Deputy Spokesperson: Well, the UN operation in the Democratic Republic of the Congo, as are all UN operations, peacekeeping operations, are mandated by the Security Council around the world. Their mandate is defined by the resolution that established that Mission by the Security Council. So, if you go to the resolution that established MONUC ‑‑ and my colleagues in the Spokesperson’s office can show you that ‑‑ that spells out what the terms of that are. In terms of the incident that you refer to, I can tell you now that on Sunday, in the town of Mbandaka, which is the capital city of the province of Equateur, there was an attack by a couple of dozen of people who arrived by boat. They attacked first the Governor’s mansion, then they attacked the National Assembly, then they moved to the airport. The UN Mission there was trying to send reinforcements to the airport to support the people that we have on the ground there. One armoured personnel carrier was attacked and in that APC, unfortunately, one blue helmet from Ghana was shot and killed. Two UN contractors also died, one working at the airport, and the other one, a pilot, who was shot by the assailants when they were being chased out of the airport.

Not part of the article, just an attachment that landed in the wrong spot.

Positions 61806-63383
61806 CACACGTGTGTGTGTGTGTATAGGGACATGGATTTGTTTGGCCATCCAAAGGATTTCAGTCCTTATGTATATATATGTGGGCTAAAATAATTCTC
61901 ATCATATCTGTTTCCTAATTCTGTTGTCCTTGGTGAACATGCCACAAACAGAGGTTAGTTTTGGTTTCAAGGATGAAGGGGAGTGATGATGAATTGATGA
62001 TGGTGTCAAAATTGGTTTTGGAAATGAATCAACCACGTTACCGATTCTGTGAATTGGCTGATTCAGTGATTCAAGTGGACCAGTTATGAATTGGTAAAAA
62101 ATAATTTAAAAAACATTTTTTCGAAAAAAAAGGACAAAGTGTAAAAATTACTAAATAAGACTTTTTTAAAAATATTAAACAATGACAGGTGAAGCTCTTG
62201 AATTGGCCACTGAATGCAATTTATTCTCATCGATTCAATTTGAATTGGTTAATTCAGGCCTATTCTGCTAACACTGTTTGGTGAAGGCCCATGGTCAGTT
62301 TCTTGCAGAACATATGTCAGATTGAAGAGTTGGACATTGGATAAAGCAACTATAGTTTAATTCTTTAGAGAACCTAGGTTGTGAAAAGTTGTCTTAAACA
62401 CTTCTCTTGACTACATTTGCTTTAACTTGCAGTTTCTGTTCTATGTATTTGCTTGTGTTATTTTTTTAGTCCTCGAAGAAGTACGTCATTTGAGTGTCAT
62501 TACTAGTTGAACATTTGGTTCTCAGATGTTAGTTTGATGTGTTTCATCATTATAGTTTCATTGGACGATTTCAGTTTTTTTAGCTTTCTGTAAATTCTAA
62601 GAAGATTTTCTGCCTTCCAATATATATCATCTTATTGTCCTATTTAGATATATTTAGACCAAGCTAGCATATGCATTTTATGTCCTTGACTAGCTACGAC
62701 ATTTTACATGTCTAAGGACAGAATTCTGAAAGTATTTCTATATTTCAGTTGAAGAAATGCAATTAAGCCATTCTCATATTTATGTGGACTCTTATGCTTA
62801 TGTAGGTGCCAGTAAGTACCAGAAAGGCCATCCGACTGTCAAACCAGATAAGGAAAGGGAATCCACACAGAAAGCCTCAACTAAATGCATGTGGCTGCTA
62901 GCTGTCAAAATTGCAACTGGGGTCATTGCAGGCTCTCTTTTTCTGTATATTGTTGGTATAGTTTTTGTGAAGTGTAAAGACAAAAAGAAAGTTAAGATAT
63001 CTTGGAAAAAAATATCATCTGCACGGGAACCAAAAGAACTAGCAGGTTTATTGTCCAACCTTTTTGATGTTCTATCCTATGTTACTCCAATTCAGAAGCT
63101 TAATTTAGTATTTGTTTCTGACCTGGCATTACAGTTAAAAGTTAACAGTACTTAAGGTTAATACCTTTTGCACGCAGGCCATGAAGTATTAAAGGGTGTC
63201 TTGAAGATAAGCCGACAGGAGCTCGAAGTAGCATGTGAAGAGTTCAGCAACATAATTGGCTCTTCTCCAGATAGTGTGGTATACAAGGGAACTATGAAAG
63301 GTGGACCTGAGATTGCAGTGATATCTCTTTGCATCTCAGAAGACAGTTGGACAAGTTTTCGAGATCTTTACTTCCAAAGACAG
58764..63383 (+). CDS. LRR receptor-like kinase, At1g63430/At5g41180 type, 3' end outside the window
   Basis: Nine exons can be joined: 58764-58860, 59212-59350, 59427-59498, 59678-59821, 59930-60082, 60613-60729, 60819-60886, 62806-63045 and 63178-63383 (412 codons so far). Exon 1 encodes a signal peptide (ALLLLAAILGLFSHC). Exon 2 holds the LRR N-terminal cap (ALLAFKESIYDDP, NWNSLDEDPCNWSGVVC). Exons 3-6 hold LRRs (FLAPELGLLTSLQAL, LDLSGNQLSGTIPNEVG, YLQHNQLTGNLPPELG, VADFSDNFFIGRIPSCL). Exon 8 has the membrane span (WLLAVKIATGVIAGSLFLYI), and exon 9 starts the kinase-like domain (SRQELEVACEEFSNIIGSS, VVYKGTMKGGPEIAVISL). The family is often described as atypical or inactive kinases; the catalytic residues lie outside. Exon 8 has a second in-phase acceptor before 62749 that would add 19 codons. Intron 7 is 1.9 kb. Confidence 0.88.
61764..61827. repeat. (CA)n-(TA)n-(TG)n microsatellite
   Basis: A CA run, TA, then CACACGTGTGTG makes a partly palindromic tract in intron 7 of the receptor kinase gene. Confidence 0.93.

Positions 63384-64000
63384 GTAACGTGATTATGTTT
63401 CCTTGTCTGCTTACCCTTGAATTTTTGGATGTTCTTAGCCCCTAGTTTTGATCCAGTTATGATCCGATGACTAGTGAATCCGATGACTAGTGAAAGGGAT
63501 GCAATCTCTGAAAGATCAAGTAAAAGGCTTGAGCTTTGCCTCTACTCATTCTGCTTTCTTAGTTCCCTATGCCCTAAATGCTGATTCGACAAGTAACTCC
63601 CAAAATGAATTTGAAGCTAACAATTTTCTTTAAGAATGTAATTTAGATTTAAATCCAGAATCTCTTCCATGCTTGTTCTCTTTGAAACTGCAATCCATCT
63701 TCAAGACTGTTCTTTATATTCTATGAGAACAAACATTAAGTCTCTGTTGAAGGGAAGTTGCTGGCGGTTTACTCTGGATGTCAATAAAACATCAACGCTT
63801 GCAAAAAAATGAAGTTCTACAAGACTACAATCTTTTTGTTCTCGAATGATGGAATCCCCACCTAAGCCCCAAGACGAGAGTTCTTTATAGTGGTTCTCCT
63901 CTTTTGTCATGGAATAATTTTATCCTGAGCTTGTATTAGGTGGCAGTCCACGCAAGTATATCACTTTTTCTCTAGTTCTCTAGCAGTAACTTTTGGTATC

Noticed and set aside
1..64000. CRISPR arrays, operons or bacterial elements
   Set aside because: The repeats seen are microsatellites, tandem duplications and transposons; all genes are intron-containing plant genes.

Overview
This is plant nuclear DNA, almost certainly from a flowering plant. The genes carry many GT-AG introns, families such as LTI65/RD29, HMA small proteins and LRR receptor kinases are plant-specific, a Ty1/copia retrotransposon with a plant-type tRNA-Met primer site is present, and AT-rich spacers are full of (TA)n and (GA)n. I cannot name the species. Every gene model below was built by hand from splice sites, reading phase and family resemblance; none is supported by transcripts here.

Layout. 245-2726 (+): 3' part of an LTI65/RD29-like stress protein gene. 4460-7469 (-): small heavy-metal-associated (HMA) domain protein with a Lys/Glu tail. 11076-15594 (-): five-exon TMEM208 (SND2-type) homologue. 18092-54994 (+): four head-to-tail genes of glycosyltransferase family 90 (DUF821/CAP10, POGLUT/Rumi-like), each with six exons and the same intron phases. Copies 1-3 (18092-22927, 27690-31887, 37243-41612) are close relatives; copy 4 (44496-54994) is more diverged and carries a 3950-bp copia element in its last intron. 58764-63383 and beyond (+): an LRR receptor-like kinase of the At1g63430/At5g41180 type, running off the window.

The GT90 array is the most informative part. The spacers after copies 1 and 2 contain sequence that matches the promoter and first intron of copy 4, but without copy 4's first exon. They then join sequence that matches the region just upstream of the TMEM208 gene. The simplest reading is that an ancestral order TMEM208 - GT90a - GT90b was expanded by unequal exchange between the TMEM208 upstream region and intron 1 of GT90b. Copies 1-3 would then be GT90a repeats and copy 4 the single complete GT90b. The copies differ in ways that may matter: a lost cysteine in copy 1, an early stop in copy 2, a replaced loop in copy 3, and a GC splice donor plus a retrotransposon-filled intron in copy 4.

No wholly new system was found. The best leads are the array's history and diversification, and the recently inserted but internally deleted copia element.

The peacekeeper was killed after he had been deliberately targeted by an insurgent while he was standing at the top of his APC.
The UN has helped the national army now to recapture the airport. And our police, along with the national police, are now patrolling the street in Mbandaka trying to bring some sense of security to the population, and also working to bring peace in that province.
That is the latest and rather preliminary report that we have from our Mission there. And we expect to have a further update later. Anything else for me? Yes.
Question: [inaudible] last week that Bangladesh is planning on deploying an all-female formed police unit to Haiti sometime soon. I was wondering if you have any specifics on when that might be.
Deputy Spokesperson: I don’t have an update from MINUSTAH on that today. But I am sure we can get an update from DPKO, and I am sure they’re listening and they will get us one as soon as they have an answer. Matthew.
Question: Sure, I wanted to ask a couple of things about Sudan. There are, the Justice and Equality Movement, with whom the Government signed some type of an agreement that the UN praised four months ago, is now saying that the Government has bombed them in Darfur. The Government says they haven’t bombed them, but where they bombed JEM shouldn’t have been. So, since this is, since the UN I, you made so much of this peace agreement, what can UNAMID or the UN say about this now reported bombing of the Government of the rebels?
Deputy Spokesperson: I’ll have to check that for you. I don’t have any reports today on that from UNAMID [the UN-AU mission in Darfur].
Question: And I also wanted to ask; the Government of Sri Lanka has said that it’s gonna up its contribution to UN peacekeeping from the current 950 to 5,000 troops. Since the Secretary-General has said there are these open questions about accountability for the conflict there, one, has DPKO agreed to this five-fold increase? And two, what safeguards are in place to make sure that the troops that may have engaged in crimes of war don’t become peacekeepers?